(Originally published on SFA Facebook)
Meet Poh Zan Xi, whose job is all about making sure your fruits and vegetables are safe to eat!
Stationed at SFA’s southwest regional office at Pasir Panjang Wholesale Centre (PPWC), he is part of a team that inspects imported fruits and vegetables.
Read on to find out what this Chemistry graduate does as an inspector and the tools he uses at work.
A JOINT RESPONSIBILITY
As an inspector for imported fruits and vegetables, Zan Xi’s role comprises routine and surprise inspections, surveillance and paperwork.
“We conduct physical checks of the food product for signs of spoilage, documentation checks to verify permit declaration and take samples for food safety testing.”
But it’s not possible to check everything. So how does Zan Xi decide which consignment to inspect?
“We adopt a risk-based approach to food safety, which means food that is more susceptible to food-borne diseases are subjected to more stringent checks. Importer’s past records and international food safety alerts also help us decide what to inspect.”
But he emphasises that food safety is not SFA’s role alone.
“Food can be contaminated anywhere along the supply chain, so the industry and consumers have a part to play to ensure food safety.
So please do your part - wash your fruits and vegetables before eating or cooking!”
TOOL#1 - INTEGRITY
As inspectors or enforcement officers, integrity is the most important attribute.
“We have to ensure that procedures are followed according to SOPs, maintain a firm stance and always do the right thing.”
TOOL#2 - INSPECTION BAG
Like how Doraemon reaches into his pocket of gadgets, Zan Xi does the same with his ubiquitous sling bag. This bag contains everything he needs to carry out his inspections.
There are sampling forms, seals, detained stickers, pens, markers, gloves etc. – basically a mini stationery shop.
Due to the nature of his role, Zan Xi works quietly behind the scene, even during periods of contingency.
For example, during the 2018 Australia listeriosis outbreak linked to rockmelons, Singapore recalled all rockmelons from Australia.
What members of the public did not see were Zan Xi and his team mates going to various importers’ premises within a tight timeline to check for existing stock of implicated rockmelons and getting importers to dispose them.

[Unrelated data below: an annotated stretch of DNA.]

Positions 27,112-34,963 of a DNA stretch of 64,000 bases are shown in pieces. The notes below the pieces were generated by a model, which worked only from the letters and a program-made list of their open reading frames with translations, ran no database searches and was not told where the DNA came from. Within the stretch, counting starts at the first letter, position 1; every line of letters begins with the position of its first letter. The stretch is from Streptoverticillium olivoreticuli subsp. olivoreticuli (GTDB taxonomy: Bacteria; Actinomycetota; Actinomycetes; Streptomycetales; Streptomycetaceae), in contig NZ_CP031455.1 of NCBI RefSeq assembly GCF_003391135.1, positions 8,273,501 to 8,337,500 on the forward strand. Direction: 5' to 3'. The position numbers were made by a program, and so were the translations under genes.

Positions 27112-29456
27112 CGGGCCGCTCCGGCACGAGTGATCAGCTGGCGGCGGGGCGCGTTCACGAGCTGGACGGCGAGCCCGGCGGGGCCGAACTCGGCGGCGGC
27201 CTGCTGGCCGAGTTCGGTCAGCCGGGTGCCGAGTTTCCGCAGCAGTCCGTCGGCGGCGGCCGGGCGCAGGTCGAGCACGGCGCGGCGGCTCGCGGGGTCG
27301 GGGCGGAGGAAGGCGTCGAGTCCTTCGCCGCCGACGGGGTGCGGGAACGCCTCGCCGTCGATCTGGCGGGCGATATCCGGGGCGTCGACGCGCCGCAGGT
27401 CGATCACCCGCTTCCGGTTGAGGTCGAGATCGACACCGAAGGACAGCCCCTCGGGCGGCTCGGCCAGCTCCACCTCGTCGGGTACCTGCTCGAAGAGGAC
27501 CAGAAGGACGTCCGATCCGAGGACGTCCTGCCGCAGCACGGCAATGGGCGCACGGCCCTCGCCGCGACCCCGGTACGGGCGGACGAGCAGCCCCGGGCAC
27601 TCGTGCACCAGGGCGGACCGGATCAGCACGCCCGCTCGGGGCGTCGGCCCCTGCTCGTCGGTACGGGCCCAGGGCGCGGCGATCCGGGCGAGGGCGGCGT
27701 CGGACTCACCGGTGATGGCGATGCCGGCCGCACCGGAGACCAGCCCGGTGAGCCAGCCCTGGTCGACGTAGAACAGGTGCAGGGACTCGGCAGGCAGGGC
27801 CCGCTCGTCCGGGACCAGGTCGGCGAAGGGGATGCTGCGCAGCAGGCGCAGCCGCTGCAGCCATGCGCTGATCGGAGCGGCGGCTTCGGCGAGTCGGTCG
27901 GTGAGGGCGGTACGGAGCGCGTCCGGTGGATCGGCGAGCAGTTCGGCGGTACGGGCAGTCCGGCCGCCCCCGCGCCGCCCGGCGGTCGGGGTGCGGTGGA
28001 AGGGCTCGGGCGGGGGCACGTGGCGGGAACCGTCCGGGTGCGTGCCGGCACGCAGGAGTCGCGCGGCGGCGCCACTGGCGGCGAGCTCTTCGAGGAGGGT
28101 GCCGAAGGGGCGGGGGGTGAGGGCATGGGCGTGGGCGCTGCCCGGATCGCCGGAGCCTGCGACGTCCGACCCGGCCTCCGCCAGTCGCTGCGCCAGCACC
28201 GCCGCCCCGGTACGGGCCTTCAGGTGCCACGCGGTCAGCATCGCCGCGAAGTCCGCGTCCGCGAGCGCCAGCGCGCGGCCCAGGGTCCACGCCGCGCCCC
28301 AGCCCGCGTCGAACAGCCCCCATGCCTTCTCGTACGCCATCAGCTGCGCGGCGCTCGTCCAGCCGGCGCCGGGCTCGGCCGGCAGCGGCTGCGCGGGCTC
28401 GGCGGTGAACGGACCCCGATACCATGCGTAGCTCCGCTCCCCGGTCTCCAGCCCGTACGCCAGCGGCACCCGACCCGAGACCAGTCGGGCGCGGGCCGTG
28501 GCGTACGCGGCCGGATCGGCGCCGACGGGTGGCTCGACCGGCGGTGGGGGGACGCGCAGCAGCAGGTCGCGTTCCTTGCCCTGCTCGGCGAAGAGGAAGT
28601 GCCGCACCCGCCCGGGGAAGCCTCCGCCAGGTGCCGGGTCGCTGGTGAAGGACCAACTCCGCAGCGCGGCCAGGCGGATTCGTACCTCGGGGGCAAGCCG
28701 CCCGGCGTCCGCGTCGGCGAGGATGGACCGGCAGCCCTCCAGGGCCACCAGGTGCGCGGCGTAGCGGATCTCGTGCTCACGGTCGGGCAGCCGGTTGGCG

But not everyone understands the rationale of his work.
“For example, some in the industry may not understand why they must be responsible for recalls by removing implicated products from the shelves or provide details for traceability.
Instances like the Australia listeriosis outbreak is also why we require every consignment to be declared and accompanied by valid import permits for traceability and accountability.”
MASTER OF ALL TRADES
Although Zan Xi mainly inspects imported fruits and vegetables, he is cross trained in other areas too.
He has gone on meat inspections as well as food hygiene inspections of various hawker centres in southwestern Singapore.
“It’s interesting to be exposed to other food types, and a different job scope. Checking for hygiene lapses of hawker stalls is quite different from inspecting fruits and vegetables.”
There’s also the paperwork where he prepares materials for prosecution (mainly illegal imports) and crunches data for analysis.
TOOL#3 - AFFABILITY
Inspectors are expected to put on a stern and no-nonsense front. But being affable helps break the ice.
“Although it sounds like an oxymoron, I believe we can be firm and personable at the same time. When importers or distributors get to know us better and understand why we do the things we do, they will feel ‘paiseh’ and do things right the next round.
In addition, when they need help or have constructive feedback, they know they can turn to us.”
WHILE YOU WERE SLEEPING
Imported fruits and vegetables often arrive at PPWC or at importers’ premises in the early morning. Hence, Zan Xi is busiest when the rest of Singapore is fast asleep.
On days when there are surprise inspections arising from tip-offs, Zan Xi and his team mates only pack up to go home when the sun rises.
Despite the odd hours, Zan Xi likes that his role is not entirely desk-bound and involves some on-the-ground work.
“I like walking around and talking to importers and distributors, and even the uncle cutting vegetables at PPWC. Doing this will help you better understand ground sentiments.”
TOOL#4 - LINGUISTIC SKILLS
In order to be heard and understood, Zan Xi finds it useful to speak a smattering of languages and dialects.
Three years into his job, he has picked up Malay and a few dialects.
“Lorry drivers from across the causeway speak Malay, while workers at PPWC speak a ‘rojak’ of languages and dialects.
But if you listen carefully, you can hear other things at PPWC too - the slicing of vegetables, scraping of vegetable crates, and of course, the blare of a horn from a forklift carrying fruits.”